Florida Gov. Ron DeSantis answers questions from the media.

Florida Gov. Ron DeSantis answers questions from the media. Credit: AP/Phil Sears

On Wednesday, the administration of Florida Gov. Ron DeSantis began advising people under 65 against getting the new COVID-19 booster shots from Pfizer/BioNTech and Moderna, contrary to guidelines from the Centers for Disease Control and Prevention. DeSantis, a Republican presidential contender who has previously touted his defiance of federal COVID policies, declared that he won’t let “healthy Floridians” be used as “guinea pigs” for the shots.

This is just one example of GOP politicians touting their stance against aggressive COVID prevention efforts as election year nears. There’s a very good chance that, amid an uptick in COVID cases and new variants circulating, this stance will endanger health in favor of politics.

The Florida guidance, for instance, disregards the fact that nearly one-quarter of Americans who have died of COVID-19 were under 65. That’s not counting those who survived severe illness with long-term effects such as breathing problems.

Meanwhile, current GOP front-runner Donald Trump, who could have tried to run on his administration’s actual record of delivering safe and effective vaccines in a short time, is on the defensive when discussing that achievement before right-wing audiences. He prefers to stress his hostility to mask and vaccine mandates and promises to stand up to the “COVID hysteria” that he accuses Democrats of trying to foist on America yet again.

Cathy Young is a writer for The Bulwark.

Trump’s GOP rivals, including DeSantis, are slamming him for supposedly giving in to such hysteria in 2020 by declaring a national emergency that allowed business and school closures and other social distancing mandates — and for giving too much power to federal health officials, especially Dr. Anthony Fauci.

Increasingly, the “politically correct” position on the right appears to be that the response to the pandemic was an absurd overreaction — an attitude reminiscent of Trump’s early “it’s just the flu” attitude — and that the mitigation measures did the real harm. In right-wing media and among conservative social media users, it’s not uncommon to encounter various forms of COVID denialism and conspiracy theory: for instance, claims that the vast majority of COVID deaths were due to other conditions, but falsely classified as COVID-related, or were caused by misuse of aggressive treatments such as mechanical ventilation.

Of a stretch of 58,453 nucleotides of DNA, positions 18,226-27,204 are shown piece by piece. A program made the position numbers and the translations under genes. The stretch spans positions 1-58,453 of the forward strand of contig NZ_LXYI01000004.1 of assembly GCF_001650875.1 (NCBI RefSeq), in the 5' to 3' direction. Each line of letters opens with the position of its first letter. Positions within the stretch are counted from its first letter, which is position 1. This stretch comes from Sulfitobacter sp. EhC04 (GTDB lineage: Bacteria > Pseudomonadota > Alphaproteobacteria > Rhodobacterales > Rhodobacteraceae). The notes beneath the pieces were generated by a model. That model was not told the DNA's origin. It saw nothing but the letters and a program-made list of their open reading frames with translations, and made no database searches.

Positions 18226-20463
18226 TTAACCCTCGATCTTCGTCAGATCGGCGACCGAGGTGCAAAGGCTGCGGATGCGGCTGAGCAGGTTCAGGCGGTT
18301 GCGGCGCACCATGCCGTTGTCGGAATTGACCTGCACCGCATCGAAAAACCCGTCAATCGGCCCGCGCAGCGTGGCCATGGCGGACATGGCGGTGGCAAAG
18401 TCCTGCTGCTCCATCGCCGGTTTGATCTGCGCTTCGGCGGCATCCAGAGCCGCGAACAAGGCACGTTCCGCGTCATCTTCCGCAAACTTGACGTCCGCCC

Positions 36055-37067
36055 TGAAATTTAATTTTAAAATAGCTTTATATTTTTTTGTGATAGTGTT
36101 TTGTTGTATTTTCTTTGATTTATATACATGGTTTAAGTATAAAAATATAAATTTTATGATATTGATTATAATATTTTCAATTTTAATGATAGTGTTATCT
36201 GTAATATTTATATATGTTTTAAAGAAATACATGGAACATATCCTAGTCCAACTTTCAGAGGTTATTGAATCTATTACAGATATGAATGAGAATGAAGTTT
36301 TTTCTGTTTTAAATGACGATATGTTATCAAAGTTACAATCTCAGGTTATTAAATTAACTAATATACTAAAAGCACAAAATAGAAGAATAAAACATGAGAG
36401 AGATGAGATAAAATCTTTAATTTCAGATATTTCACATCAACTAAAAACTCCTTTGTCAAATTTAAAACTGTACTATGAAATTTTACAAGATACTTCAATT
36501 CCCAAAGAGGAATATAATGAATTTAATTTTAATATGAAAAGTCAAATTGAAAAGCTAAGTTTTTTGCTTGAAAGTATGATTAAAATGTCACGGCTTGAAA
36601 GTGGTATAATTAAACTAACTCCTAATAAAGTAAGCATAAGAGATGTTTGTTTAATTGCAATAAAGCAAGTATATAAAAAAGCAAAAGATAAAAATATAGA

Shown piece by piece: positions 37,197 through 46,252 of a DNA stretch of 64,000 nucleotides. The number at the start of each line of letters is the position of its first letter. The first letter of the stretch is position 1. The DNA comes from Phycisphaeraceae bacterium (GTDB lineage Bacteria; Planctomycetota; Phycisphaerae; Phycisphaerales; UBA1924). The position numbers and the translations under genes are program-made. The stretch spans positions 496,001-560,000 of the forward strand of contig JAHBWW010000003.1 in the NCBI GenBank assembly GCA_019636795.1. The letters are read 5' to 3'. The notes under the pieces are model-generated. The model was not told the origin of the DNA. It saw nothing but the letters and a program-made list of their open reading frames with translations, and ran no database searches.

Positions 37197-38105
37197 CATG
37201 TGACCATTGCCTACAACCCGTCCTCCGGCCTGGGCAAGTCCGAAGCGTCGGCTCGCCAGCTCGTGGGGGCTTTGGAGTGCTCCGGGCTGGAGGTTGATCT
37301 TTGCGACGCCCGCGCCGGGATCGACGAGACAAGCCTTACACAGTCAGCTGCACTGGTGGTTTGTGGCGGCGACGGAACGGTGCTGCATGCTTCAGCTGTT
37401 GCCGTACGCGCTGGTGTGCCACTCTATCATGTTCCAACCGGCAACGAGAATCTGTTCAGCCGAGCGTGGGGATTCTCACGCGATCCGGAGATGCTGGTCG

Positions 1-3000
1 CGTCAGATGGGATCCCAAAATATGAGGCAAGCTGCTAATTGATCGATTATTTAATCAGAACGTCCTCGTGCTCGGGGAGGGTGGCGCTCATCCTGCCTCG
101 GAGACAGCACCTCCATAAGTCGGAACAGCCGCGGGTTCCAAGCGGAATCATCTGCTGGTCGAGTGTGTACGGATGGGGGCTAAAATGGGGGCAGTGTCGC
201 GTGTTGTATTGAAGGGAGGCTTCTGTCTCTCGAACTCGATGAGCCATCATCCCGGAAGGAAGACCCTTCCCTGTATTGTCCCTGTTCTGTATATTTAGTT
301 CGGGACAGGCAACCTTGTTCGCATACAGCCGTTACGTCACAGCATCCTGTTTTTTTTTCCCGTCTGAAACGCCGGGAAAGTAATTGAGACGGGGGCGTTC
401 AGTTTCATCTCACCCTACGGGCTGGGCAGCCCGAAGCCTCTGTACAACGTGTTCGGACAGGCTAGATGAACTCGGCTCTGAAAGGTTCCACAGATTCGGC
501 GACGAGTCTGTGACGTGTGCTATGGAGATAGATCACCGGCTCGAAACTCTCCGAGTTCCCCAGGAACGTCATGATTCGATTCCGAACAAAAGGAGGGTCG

Yes, the public health response to the pandemic included blunders. Guidance on masks, whose efficacy is still unclear, was contradictory and confusing. Restrictions on outdoor activities and gatherings turned out to be unnecessary given the low probability of outdoor transmission. School closures were very likely unnecessarily prolonged and damaging to academic outcomes. Initial claims that vaccination would prevent COVID transmission turned out to be wrong; it only somewhat lowers the chances of infection while drastically reducing the risk of severe illness and death.

But treating these errors as evidence that “establishment” scientists and doctors don’t know what they’re talking about — or, worse, are knowingly imposing tyranny on the populace — is absurd. Of course, scientists and doctors aren’t gods or recipients of divine revelation. Of course, there were going to be mistakes in dealing with a new, often baffling severe illness. Meanwhile, right-wingers who mock the public health establishment often take their lead from people who predicted in spring 2020 that the death toll from COVID in America would be no more than 20,000 or 30,000. We’re now past a million. The pithy word “covidiot” comes to mind.

We don’t know how much of a danger of pandemic resurgence we face. But one of our two major parties seems to have made a party platform of covidiocy.


OPINIONS EXPRESSED BY Cathy Young, a writer for The Bulwark, are her own.


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